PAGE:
Hezekiah Became Ill and Was at the Point of Death

38: 1-8

   DIG: Why is Hezekiah so distressed by the message from Isaiah? What is the track record of whole-hearted devotion on which he appeals to the LORD to spare his life (see Second Kings 18:1-3)? Hezekiah asked Isaiah for a sign that his healing would occur (also see Second Kings 20:8-11). How does this contrast with Ahaz’ response to Isaiah in 7:11-14, when Ahaz was told to ask for a sign but refused to do so? Which man, Ahaz or Hezekiah, demonstrates more faith? How so? What does God’s response tell you about the LORD?

   REFLECT: Wicked people often live easy lives, or long lives, whereas those serving God often experience great hardships. How do you deal with the seeming unfairness (Psalms 37 and 73)? What might be God’s perspective on the matter? How do you think you will face death? How would the prospect of death change your view of material things? What hope does the Gospel give you that was unknown to Hezekiah?

    This chapter deals with King Hezekiah’s illness, prayer and healing. His deliverance from death was before the Assyrian defeat by the Angel of the LORD (37: 36-38). Hezekiah reigned twenty-nine years. He reigned fifteen years after this event, so his illness was in the fourteenth year of his reign, and we are told that Sennacherib came up against Jerusalem in the fourteenth year of Hezekiah’s reign (36:1). So the illness of Hezekiah and defeat of the Assyrian army all happened in the same year.

    This section is about Hezekiah’s serious illness, his prayer to God, the divine promise of a longer life and his thanksgiving. A parallel version with slight variations and the omission of Hezekiah’s psalm of thanksgiving is found in Second Kings 20:1-11. At the time Hezekiah became ill and was at the point of death, Isaiah son of Amoz was sent to him with a message (38:1a). The LORD said that he was to put his house in order, because he was going to die. He would not recover (38:1b). This meant drawing up his last will and testament, and also appointing a successor. This became especially necessary because at that time Hezekiah had no sons. Another member of the house of David needed be chosen because Isaiah told the king that the illness was terminal.

    It was evident that Hezekiah knew something of ADONAI’s character that Moses also knew (see my commentary on Exodus Gs – Now Leave Me Alone So That My Anger May Burn Against Your People): God is always waiting to hear from us. He is relentless in His desire to bless us. He is the LORD of second chances (see my commentary on Jonah). This does not mean that we can pray to God to tell Him what to do, or that failure to pray is not necessarily a sign of surrender to His unyielding will. Rather, it may be a sign of apathy, or an unwillingness to wrestle with God (see my commentary on Genesis Hw – Jacob Wrestles With God). It is an antinomy; two things that are seemingly opposite, but both are true. For example, the trinity is an antinomy, three distinct, separate persons, yet one. It’s hard to get your mind around it. We probably will not truly understand it until we get to heaven. One the one hand, we cannot play God and dictate the events of our lives to Him; yet on the other hand, we cannot expect ADONAI to help us if we do not pray (see my commentary on The Life of Christ Ih – The Parable of the Persistent Widow). We must believe that prayer changes things.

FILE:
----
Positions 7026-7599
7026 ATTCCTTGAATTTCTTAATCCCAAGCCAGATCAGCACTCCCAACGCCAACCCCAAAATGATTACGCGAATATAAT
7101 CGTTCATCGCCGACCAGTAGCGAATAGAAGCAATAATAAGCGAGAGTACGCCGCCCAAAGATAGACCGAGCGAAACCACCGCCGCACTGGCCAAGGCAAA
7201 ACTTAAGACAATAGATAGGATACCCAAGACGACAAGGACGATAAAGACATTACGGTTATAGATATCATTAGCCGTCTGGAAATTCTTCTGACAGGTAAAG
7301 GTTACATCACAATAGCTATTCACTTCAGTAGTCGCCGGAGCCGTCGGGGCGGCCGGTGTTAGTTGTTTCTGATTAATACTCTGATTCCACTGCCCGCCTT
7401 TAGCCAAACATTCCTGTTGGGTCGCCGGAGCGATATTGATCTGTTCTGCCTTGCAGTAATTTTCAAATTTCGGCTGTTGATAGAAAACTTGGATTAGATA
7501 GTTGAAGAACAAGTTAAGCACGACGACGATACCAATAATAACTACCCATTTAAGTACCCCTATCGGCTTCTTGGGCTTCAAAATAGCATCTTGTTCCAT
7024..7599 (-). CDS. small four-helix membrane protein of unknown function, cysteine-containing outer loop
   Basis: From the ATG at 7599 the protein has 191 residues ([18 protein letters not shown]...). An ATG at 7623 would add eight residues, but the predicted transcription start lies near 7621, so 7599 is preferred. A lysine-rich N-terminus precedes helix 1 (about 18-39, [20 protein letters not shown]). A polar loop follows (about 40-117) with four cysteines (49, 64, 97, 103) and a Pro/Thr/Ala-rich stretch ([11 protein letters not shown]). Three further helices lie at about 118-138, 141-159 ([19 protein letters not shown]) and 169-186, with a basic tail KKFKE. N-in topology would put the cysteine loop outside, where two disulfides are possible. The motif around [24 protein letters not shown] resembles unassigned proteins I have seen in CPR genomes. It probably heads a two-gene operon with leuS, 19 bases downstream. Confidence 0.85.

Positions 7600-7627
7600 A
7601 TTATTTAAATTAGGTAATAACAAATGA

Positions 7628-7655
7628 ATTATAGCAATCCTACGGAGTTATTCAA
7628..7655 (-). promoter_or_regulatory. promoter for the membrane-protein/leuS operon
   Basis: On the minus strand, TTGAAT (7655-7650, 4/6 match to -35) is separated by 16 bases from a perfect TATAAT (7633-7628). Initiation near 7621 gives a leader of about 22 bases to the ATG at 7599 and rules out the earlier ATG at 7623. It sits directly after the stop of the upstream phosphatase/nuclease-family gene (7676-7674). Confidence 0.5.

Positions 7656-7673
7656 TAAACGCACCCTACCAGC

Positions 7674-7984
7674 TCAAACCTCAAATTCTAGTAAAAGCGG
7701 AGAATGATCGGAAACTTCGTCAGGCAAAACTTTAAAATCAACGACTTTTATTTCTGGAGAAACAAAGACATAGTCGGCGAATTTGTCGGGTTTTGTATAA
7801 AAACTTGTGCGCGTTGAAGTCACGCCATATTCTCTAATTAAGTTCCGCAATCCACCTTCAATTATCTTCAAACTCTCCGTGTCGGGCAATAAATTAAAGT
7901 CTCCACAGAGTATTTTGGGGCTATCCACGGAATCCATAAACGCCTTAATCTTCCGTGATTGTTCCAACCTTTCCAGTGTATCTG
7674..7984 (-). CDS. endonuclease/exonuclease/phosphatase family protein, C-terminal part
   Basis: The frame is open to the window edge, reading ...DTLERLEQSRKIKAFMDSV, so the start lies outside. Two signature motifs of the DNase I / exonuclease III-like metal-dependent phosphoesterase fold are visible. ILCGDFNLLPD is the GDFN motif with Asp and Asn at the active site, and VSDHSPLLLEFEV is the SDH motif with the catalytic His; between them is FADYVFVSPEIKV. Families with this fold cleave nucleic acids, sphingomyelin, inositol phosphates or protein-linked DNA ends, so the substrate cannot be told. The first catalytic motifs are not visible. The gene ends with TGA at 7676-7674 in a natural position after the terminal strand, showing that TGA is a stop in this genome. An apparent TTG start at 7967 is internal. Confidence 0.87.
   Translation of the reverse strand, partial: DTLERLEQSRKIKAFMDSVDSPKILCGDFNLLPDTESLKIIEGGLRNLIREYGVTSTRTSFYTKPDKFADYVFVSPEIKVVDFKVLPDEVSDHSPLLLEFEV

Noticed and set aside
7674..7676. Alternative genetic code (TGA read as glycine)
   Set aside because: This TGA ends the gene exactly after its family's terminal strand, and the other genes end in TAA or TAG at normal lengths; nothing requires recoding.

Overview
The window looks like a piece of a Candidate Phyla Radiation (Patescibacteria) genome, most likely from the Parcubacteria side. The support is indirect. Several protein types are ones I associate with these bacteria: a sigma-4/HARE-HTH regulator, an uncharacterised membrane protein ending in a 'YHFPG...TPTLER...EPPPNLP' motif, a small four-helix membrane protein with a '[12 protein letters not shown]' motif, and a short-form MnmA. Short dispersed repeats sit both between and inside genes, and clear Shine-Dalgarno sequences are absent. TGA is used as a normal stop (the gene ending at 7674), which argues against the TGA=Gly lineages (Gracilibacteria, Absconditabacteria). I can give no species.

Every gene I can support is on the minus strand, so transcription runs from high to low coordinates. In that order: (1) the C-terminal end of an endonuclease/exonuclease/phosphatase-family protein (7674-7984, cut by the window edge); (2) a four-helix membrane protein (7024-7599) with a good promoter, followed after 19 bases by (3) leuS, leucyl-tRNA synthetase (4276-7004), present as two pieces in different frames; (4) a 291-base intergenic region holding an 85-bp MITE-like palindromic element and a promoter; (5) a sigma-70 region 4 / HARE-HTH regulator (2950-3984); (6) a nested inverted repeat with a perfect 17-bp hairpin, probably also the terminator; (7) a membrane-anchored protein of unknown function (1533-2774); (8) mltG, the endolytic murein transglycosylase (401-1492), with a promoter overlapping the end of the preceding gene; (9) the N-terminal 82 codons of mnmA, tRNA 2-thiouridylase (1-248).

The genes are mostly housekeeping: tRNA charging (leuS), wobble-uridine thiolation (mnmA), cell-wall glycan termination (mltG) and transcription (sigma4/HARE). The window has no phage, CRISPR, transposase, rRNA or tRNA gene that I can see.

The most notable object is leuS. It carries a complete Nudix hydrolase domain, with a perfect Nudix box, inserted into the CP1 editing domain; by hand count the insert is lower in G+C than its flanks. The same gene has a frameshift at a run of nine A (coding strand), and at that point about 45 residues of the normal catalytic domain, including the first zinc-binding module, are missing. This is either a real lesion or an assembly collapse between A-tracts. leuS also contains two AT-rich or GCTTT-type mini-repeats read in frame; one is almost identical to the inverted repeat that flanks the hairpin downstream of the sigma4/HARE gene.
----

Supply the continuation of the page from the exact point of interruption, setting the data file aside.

When Isaiah left, Hezekiah turned his face to the wall in prayer, and turning away from the people gathered around his bed, he withdrew to himself (Second Kings 20:2). At that time, he summarizes his spiritual state saying: Remember, O LORD, how I have walked before you faithfully and with wholehearted devotion and have done what is good in your eyes. And Hezekiah wept bitterly for he wanted to live (38:2-3).

    That he was faithful to ADONAI was not only Hezekiah’s evaluation, it was also the LORD’s evaluation. The Ruach HaKodesh tells us that he did what was right in the eyes of the LORD, just as his father David had done. He removed the high places, smashed the sacred stones, and cut down the Asherah poles. He broke into pieces the bronze snake Moses had made, for up to that time the Israelites had been burning incense to it (It was called Nehushtan). Hezekiah trusted in the LORD, the God of Isra'el. There was no one like him among all the kings of Judah, either before him or after him. He held fast to the LORD and did not cease to follow him; he kept the commands the LORD had given Moses (Second Kings 18:3-6). David was a man after God’s own heart, and yet in the evaluation of Hezekiah, God says that his spirituality exceeded that of David himself or any other king in Judah’s history.

    It is worth noting that Hezekiah did not withdraw completely because he did not withdraw from God. But he also didn’t lecture the LORD on the injustice of it all, nor demand that ADONAI heal him because of his position or reputation. Rather, he simply poured out the feelings of a wounded heart to a heavenly Father. No father’s heart can be unaffected by such a cry. Nor was the LORD’s.

    Almost immediately God answered Hezekiah’s prayer. Before Isaiah had left the middle court, the word of the LORD came to him (Second Kings 20:4-5 and Isaiah 38:4). The middle court was the central portion of the City where the royal palace stood. The Hebrew word keri, or the middle court, was not the middle court of the Temple but the middle court of the royal palace.143 Therefore, before Isaiah had left the palace on his way home after talking to Hezekiah, ADONAI gave him the message to return to Hezekiah and say: This is what the LORD, the God of your relative David, says: I have heard your prayer and seen your tears; therefore, I will add fifteen years to your life (38:5).